Karzai ap­proves plan for lo­cal de­fense forces

Austin American-Statesman - - THURSDAYBRIEFING - By Alissa J. Ru­bin

KABUL, Afghanistan — Af­ter in­ten­sive ne­go­ti­a­tions with NATO mil­i­tary com­man­ders, the Afghan govern­ment Wed­nes­day ap­proved a pro­gram to es­tab­lish lo­cal de­fense forces that U.S. mil­i­tary of­fi­cials hope will help re­mote ar­eas of the coun­try thwart attacks by Tal­iban in­sur­gents.

De­tails of the plan are sketchy, but Amer­i­cans had been pro­mot­ing the force as a cru­cial stop­gap to com­bat ris­ing vi­o­lence and frus­tra­tion with the slow pace of train­ing per­ma­nent pro­fes­sional se­cu­rity forces — the key con­di­tion for the U.S. mil­i­tary to be­gin pulling back from an in­creas­ingly un­pop­u­lar war. Many parts of Afghanistan have no sol­diers or po- lice on the ground.

Over 12 days of talks, Gen. David Pe­traeus, the new NATO com­man­der, over­came the ob­jec­tions of Pres­i­dent Hamid Karzai, who had wor­ried that the forces could har­den into mili­tias that his weak govern­ment couldn’t con­trol. In the end, the two sides agreed that the forces would be un­der the su­per­vi­sion of the Afghan In­te­rior Min­istry, which will also be their pay­mas­ter.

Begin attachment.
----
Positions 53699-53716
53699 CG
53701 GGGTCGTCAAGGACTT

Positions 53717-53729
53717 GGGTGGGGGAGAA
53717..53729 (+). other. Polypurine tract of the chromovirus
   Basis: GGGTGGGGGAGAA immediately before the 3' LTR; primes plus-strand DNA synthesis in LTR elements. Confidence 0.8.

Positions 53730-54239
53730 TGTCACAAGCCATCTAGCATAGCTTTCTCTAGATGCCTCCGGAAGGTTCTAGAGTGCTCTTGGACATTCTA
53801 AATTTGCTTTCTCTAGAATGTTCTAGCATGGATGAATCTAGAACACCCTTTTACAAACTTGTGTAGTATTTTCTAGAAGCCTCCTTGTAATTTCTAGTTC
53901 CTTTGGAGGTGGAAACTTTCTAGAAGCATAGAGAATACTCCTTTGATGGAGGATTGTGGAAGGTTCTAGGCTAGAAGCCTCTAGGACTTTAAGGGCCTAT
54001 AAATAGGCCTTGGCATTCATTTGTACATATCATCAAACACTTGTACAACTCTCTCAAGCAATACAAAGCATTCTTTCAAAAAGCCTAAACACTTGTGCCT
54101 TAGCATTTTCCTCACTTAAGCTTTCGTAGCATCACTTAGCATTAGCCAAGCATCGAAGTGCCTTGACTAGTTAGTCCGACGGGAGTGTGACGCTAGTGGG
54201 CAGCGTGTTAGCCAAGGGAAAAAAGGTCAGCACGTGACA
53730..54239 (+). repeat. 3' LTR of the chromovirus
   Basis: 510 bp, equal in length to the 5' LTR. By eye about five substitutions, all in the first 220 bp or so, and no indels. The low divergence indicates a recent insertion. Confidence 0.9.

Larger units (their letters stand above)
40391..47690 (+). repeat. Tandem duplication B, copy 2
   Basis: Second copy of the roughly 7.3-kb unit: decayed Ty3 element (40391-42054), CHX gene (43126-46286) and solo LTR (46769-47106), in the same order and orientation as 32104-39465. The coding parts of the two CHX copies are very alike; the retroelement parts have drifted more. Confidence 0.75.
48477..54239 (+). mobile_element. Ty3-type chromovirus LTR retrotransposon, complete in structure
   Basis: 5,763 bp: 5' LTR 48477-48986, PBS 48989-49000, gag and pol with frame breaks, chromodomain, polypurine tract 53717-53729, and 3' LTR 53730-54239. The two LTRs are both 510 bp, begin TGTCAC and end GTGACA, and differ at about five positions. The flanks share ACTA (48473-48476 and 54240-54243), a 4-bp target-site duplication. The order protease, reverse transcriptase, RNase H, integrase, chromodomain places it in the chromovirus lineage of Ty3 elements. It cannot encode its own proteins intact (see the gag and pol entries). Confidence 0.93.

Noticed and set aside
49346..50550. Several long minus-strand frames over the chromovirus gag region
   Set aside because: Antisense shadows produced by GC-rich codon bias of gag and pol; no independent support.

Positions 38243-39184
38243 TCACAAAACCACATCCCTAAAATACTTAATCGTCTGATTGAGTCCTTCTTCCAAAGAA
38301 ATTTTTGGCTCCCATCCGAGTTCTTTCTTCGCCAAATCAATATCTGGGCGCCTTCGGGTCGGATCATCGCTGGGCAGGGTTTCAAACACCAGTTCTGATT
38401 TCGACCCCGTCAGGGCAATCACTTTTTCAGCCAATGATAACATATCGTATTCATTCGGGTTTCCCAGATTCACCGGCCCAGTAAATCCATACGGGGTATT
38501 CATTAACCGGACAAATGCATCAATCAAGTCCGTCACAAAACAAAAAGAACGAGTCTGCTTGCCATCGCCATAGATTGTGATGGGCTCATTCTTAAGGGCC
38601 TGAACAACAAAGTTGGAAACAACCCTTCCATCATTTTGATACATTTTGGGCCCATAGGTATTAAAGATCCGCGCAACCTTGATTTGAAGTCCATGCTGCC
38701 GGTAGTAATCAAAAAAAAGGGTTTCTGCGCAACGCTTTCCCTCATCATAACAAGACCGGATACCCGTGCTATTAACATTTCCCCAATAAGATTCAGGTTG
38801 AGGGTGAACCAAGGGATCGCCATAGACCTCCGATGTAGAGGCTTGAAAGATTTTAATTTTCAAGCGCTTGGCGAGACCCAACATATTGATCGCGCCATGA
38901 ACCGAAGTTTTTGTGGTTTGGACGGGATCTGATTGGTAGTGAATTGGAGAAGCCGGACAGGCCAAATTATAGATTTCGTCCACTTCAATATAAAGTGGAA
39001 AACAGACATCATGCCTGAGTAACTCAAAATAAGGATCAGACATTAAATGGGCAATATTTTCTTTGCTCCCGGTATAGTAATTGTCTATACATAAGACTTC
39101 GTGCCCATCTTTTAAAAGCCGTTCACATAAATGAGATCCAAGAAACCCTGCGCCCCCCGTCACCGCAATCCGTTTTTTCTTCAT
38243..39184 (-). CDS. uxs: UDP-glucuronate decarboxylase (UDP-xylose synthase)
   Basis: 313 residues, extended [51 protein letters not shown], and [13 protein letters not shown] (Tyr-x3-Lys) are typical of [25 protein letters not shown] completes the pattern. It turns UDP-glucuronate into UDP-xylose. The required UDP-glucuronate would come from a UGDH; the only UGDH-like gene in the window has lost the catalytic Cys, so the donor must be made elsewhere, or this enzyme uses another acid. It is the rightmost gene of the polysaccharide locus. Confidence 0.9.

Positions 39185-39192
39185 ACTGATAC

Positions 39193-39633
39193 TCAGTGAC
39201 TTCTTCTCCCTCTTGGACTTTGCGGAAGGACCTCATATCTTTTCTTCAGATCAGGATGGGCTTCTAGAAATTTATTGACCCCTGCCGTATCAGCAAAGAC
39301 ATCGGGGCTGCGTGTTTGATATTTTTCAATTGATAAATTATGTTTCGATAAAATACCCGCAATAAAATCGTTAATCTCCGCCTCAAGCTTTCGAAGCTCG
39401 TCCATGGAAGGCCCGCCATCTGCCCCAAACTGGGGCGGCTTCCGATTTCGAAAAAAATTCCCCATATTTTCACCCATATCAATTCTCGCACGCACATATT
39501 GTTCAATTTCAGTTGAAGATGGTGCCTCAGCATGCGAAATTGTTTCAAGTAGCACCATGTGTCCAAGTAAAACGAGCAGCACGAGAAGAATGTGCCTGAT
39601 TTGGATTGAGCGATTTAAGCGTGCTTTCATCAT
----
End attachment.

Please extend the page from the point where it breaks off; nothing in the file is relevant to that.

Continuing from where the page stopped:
“They would not be mili­tias,” Pen­tagon spokesman Geoff Mor­rell said at a brief­ing Wed­nes­day in Washington. “These would be govern­ment-formed, gov­ern­ment­paid, govern­ment-uni­formed lo­cal po­lice units who would keep any eye out for bad guys — in their neigh­bor­hoods, in their com­mu­ni­ties — and who would, in turn, work with the Afghan po­lice forces and the Afghan army to keep them out of their towns.”

It is, he added, “a tem­po­rary so­lu­tion to a very real, near-term prob­lem.”

The pro­gram bor­rows from the largely suc­cess­ful Sunni mili­tia groups that Pe­traeus cre­ated in Iraq, al­though the two pro­grams wouldn’t be iden­ti­cal. Un­like the Iraqi units, the Afghan forces would not be com­posed of in­sur­gents who had switched sides. They would be sim­i­lar as a lightly armed, trained and, sig­nif­i­cantly, paid force in a nation starv­ing for jobs.

Al­though some U.S. of­fi­cials said the forces could have as many as 10,000 peo­ple en­rolled in them, Afghan of­fi­cials in­di­cated that they wanted to keep them smaller.

Allauddin Khan as­so­Ci­aTeD Press

An Afghan po­lice of­fi­cer stands guard Wed­nes­day at a po­lice base that had come un­der at­tack Tues­day night in Kan­da­har. That as­sault killed 3 Amer­i­can troops along with 3 Afghan po­lice of­fi­cers and 5 Afghan civil­ians.

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